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      Mar 12 2013: Not sure you appreciate the model. You would have to register (your choice) and then you can opt out at any time. There are no contracts and no-one is 'forcing' you to do anything. It is a simple way of allowing many people to contribute to a cause of genuine interest without having to budget.
      There is more information at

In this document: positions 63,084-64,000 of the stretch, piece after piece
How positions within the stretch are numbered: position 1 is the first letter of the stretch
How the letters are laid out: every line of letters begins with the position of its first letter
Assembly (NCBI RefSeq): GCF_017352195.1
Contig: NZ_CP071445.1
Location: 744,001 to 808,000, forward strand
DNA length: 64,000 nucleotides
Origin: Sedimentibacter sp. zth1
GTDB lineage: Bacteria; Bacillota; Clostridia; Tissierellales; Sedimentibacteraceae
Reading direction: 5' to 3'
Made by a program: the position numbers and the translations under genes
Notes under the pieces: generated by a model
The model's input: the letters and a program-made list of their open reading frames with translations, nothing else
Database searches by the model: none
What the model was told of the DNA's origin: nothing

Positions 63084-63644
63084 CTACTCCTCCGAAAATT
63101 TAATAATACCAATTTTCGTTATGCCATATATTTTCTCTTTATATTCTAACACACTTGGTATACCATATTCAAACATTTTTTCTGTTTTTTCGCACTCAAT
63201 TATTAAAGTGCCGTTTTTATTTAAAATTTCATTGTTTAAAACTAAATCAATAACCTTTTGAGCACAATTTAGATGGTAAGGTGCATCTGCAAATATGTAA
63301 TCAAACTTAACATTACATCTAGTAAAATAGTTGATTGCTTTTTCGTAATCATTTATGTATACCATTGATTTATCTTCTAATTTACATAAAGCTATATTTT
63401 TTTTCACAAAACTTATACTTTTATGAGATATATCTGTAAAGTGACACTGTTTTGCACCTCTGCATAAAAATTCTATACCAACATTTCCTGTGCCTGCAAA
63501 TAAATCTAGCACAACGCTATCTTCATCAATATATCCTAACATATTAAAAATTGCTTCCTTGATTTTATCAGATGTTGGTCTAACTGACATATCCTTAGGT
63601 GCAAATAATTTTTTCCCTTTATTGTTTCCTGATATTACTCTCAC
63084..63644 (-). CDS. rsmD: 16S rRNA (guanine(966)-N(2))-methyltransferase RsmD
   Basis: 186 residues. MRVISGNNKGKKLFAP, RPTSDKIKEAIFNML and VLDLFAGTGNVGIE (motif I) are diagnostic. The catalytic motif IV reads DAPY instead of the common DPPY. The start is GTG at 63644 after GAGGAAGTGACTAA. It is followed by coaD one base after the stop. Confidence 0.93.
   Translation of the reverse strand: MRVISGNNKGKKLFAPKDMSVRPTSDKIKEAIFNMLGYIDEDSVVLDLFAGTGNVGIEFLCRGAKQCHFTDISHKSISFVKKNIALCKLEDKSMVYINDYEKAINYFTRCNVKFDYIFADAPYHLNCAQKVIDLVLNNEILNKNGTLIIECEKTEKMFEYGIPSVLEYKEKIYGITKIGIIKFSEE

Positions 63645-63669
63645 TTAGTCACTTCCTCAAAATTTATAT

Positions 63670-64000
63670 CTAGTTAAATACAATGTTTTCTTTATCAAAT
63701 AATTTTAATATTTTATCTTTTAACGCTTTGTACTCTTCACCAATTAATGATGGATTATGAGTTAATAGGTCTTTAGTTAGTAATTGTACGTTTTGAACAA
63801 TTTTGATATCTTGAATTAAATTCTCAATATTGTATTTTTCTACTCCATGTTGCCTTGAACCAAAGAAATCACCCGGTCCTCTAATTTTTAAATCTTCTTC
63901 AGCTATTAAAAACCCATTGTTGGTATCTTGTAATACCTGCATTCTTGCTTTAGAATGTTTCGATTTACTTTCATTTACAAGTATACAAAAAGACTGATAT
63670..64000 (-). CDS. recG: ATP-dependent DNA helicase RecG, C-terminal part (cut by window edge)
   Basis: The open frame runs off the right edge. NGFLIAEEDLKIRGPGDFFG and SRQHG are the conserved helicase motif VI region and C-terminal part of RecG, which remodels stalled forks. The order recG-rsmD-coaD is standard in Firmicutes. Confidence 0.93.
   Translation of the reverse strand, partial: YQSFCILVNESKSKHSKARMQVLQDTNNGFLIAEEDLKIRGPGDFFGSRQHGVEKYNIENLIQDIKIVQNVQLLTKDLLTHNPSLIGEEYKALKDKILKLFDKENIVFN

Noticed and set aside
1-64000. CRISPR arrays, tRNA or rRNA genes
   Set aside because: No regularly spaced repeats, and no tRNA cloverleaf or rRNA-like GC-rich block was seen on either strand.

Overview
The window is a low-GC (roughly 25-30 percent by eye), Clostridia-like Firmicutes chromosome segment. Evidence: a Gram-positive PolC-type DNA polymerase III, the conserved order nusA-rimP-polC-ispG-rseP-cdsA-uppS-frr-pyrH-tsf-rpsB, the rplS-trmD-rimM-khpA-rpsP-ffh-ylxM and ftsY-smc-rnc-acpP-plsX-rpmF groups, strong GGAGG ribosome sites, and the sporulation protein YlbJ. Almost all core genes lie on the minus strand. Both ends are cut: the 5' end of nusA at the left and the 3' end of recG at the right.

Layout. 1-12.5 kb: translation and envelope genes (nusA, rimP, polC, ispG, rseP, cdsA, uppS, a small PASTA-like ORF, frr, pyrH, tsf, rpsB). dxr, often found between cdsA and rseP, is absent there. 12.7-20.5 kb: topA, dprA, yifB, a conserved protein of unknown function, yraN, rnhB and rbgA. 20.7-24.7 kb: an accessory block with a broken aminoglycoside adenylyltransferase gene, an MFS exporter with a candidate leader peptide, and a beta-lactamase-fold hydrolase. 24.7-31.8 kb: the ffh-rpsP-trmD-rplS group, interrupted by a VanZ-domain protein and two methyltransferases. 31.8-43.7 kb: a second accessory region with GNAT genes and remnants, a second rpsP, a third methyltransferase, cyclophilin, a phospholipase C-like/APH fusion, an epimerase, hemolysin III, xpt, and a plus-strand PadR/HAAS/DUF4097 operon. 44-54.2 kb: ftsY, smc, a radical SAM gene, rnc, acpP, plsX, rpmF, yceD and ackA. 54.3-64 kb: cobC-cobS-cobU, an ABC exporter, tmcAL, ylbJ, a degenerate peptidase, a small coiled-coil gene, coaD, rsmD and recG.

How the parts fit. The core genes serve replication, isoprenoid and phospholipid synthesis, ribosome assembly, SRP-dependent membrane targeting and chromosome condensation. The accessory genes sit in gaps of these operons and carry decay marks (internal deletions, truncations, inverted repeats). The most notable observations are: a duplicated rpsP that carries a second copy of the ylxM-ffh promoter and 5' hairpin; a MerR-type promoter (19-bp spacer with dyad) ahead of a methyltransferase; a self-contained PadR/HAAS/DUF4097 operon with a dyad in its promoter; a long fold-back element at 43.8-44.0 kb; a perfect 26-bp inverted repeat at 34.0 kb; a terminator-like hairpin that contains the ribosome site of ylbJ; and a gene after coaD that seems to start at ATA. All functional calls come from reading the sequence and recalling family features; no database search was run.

Happy to answer any questions or clarify anything you want if its not clear.
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    Mar 12 2013: Do people live in seclusion beyond help of friends, family, or community?
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      Mar 12 2013: I believe some do. The most vulnerable and the most in need of help from those that have been more fortunate in life.